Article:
Polk officials respond to possibility of 2018 World Equestrian Games
MILL SPRING – With the Tryon International Equestrian Center (TIEC) bidding to host the 2018 World Equestrian Games (WEG) Polk County officials are responding that it will need to be a local and regional planning effort and that they are looking forward to the impact the games could have on jobs and the local economy.
The Bulletin asked Polk County Commissioners, county manager Marche Pittman and county economic development director Robert Williamson if they support the games coming to TIEC and what they plan to do to prepare for the games.
Pittman said if past events are an indicator, the WEG will be one of the biggest events ever held in Polk County.
“An event of this size will have a big impact on both our local economy and our local resources,” Pittman said. “We have contacted resources at the state, who will help us start putting some aspects of the planning together. I fully anticipate that our resource needs will include multiple counties in North Carolina as well as counties from South Carolina.
“We are very excited about the opportunity, but know there has to be a major collaborative effort by our local governments to respond to the demands that this type of event will place on our resources.”
TIEC bid for the games to be held at its Pea Ridge Road location after Bromont, Quebec, Canada dropped their bid in late July. The WEG is hosted every four years and is administered by the Federation Equestre Internationale (FEI).
The WEG was held in Lexington, Kentucky in 2010 with a reported total of 507,022 people in attendance. Those attendance numbers were added over the 16-day event, and ranged from just over 12,000 people in attendance a couple of days, between 23,000 and almost 30,000 people on half of the days and other days with as many as 31,000, 34,000, 44,000, 46,000 and over 50,000 people one day, according to the final attendance report of the 2010 WEG.
Williamson said Polk County has an opportunity to plan for a 14-day event, “the likes of which we’ve not seen here before.”
He said the logistical planning will involve and benefit many in the eight-county region of North and South Carolina.
“We have to continually think ‘regional’ for events such as the WEG to make sure that the many local and regional businesses, their employees and suppliers, as well as the residents of Polk and the surrounding counties can see this as a welcomed boost to our economic prosperity,” Williamson said. “And an inspiring venue for all the WEG competition teams and visitors.”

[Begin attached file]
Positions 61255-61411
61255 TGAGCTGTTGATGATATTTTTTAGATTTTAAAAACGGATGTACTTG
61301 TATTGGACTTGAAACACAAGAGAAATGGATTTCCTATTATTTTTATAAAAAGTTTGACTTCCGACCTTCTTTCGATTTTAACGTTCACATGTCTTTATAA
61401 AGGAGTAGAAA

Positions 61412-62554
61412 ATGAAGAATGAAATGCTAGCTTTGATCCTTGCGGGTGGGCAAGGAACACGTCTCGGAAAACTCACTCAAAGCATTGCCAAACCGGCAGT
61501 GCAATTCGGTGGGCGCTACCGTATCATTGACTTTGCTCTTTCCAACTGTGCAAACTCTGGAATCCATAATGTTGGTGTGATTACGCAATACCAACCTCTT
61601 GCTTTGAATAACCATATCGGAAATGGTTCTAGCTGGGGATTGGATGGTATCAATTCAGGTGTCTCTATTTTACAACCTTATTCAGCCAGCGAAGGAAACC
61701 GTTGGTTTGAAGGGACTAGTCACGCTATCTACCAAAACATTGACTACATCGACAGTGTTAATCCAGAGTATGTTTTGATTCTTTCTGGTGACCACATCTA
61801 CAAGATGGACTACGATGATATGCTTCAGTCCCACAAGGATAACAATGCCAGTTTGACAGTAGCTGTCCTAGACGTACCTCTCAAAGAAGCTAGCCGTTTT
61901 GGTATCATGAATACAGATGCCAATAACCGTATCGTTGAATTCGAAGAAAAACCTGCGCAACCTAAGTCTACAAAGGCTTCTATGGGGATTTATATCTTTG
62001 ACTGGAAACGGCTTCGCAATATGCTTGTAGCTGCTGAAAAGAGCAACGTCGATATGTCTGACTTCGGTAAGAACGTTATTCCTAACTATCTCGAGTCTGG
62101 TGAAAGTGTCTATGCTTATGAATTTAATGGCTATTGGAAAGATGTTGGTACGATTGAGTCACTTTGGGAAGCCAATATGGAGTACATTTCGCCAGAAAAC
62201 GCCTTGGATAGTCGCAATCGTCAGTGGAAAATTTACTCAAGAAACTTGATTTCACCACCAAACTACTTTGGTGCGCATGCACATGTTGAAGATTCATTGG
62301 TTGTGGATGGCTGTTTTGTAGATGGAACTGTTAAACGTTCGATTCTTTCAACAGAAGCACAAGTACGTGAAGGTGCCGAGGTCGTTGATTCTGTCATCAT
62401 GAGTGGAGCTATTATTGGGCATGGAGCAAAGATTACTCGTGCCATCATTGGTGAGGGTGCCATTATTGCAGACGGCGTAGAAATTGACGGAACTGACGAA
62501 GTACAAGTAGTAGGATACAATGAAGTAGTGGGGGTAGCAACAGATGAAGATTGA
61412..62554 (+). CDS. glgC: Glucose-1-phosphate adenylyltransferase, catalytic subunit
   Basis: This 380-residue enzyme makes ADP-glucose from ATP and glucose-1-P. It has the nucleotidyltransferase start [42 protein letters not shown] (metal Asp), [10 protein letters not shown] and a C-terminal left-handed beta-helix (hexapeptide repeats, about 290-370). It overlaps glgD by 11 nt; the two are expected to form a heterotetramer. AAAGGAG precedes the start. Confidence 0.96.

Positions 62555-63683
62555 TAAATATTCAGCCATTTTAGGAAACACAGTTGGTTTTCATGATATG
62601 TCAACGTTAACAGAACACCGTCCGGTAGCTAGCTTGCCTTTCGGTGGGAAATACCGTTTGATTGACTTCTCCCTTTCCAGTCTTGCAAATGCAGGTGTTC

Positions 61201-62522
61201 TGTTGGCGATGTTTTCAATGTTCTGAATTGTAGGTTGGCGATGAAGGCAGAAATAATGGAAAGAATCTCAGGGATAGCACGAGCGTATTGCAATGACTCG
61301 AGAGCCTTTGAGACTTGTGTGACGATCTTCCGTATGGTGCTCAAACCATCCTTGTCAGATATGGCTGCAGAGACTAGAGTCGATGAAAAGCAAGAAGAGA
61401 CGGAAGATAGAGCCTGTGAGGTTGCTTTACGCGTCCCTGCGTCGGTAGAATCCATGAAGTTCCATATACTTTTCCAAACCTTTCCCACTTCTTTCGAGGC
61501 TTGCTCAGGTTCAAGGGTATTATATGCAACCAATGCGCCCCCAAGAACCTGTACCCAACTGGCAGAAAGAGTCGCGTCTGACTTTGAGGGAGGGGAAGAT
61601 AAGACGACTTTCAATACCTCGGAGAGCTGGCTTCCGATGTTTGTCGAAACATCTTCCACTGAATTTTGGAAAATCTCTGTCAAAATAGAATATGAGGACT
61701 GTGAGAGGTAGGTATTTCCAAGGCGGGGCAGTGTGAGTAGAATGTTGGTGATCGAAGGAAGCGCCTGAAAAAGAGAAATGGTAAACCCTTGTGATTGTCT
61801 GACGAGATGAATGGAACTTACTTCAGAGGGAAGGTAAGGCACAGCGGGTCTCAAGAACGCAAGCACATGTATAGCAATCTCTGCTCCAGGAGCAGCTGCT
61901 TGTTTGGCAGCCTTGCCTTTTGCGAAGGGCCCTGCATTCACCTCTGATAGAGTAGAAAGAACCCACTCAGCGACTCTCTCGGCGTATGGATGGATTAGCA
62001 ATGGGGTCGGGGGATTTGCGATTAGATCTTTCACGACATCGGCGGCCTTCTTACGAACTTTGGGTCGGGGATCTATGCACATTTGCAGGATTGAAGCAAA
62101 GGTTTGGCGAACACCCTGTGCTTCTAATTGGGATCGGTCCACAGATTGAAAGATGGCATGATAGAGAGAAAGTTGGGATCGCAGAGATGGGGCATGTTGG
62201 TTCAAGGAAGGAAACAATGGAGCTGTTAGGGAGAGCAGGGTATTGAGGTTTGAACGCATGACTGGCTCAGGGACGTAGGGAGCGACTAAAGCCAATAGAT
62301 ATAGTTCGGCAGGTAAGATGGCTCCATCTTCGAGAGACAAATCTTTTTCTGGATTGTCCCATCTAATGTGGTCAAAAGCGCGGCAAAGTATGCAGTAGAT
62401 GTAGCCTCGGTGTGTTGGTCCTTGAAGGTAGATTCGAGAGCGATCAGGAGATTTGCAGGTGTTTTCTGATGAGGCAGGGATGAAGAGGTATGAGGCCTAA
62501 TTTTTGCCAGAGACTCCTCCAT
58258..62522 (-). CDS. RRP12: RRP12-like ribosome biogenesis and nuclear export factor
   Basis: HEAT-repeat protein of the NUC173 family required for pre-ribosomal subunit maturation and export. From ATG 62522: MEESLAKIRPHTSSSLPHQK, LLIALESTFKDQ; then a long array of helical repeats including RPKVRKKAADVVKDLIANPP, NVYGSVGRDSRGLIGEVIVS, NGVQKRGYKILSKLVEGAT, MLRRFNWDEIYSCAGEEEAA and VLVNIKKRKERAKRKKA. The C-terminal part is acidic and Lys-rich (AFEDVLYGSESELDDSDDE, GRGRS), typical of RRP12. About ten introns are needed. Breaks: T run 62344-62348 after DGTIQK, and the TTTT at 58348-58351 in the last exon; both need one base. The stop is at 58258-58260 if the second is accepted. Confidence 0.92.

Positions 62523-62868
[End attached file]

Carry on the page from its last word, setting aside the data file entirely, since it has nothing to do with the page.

The 2018 WEG will mean jobs for Polk residents, sales for local businesses and tax revenues for the county, according to Williamson.
“Planning for this opportunity will also involve local and regional law enforcement, medical first responders, fire departments, municipal and county government units and officials from the states of North and South Carolina,” said Williamson.
County commissioner Ted Owens said he supports the games being held in Polk County mainly for the potential economic impact. Owens said we need to be aware that an opportunity like this does not happen often and to also realize it will involve all this region including both North and South Carolina.
“The important thing is Columbus, Tryon, Saluda and Polk County need to take the lead and begin planning now and work with TIEC to do the ground work that is needed to hold an event of this magnitude,” said Owens.
Owens also said advantages including the much-needed improved interchange at 74 and I-26 which will need to be completed.
“I would think that the business community will see a boom in this,” Owens added. “We need to thank TIEC, Mark Bellissimo, Roger Smith and investors for their willingness to hold the games here, for there are other choices.”
Williamson said it is an honor to be the home of a world-class equestrian venue such as TIEC and their location here has had the promise of bigger and better things to come from day one.
“While the 2010 WEG at the Kentucky Horse Park required the construction of facilities, many of the needed facilities already exist here at TIEC,” said Williamson. “Even with the facilities we have here there will be additional development on the TIEC site to accommodate the events, the competing teams and spectators’ needs from around the world.”
Williamson also said regardless of securing the 2018 games, Polk County, TIEC and the region is being introduced to the international equestrian audience in a big way.
“Planning for our future prosperity in ways that preserves what makes our county and this region so special will be a critical success factor,” said Williamson. “Now is the time to begin planning for the 2018 WEG and any future events of this magnitude.”